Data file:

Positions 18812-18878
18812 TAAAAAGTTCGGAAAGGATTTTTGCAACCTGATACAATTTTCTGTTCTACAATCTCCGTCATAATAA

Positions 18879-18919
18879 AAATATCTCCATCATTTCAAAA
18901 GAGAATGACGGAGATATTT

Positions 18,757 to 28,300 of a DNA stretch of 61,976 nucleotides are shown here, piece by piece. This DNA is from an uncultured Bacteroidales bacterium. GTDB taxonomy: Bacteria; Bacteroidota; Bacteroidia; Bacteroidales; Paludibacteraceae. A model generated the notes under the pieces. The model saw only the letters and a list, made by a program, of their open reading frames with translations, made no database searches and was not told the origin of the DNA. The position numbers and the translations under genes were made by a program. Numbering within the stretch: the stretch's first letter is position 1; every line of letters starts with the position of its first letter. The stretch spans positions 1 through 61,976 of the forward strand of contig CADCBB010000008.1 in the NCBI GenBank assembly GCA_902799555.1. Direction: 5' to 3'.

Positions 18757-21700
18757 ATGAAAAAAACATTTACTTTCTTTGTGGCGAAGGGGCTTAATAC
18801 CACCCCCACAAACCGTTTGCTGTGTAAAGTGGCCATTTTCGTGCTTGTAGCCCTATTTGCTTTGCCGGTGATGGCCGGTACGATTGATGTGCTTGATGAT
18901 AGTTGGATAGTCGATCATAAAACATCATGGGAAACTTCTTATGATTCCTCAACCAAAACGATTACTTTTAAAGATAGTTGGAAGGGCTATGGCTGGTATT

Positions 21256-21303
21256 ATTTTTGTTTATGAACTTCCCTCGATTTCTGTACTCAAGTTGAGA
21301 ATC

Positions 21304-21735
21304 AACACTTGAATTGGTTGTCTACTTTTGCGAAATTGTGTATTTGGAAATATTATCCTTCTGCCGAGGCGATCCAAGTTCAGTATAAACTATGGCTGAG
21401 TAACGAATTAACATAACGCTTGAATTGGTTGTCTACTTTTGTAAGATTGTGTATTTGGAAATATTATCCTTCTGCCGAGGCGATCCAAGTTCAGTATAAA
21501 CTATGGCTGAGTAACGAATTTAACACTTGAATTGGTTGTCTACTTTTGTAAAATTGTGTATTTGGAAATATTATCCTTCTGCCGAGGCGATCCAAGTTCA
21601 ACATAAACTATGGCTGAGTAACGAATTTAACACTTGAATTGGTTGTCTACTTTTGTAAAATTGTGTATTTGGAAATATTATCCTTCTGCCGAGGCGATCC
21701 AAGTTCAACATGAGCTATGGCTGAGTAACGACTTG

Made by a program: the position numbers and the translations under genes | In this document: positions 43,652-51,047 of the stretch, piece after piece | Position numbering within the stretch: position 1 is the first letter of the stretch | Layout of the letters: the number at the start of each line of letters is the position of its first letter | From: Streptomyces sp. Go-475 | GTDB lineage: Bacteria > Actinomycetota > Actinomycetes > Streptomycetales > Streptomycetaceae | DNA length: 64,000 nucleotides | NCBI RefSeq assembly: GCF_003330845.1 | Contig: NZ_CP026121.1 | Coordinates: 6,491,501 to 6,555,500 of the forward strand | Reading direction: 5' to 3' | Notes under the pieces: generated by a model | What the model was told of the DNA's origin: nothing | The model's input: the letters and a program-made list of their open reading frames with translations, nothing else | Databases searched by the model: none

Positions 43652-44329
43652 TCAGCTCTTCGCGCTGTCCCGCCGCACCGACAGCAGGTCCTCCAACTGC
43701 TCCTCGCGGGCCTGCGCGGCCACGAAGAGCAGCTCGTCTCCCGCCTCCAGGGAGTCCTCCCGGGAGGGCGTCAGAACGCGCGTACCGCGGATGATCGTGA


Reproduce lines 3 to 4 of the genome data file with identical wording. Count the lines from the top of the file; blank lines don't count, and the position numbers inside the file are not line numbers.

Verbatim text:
Positions 18879-18919
18879 AAATATCTCCATCATTTCAAAA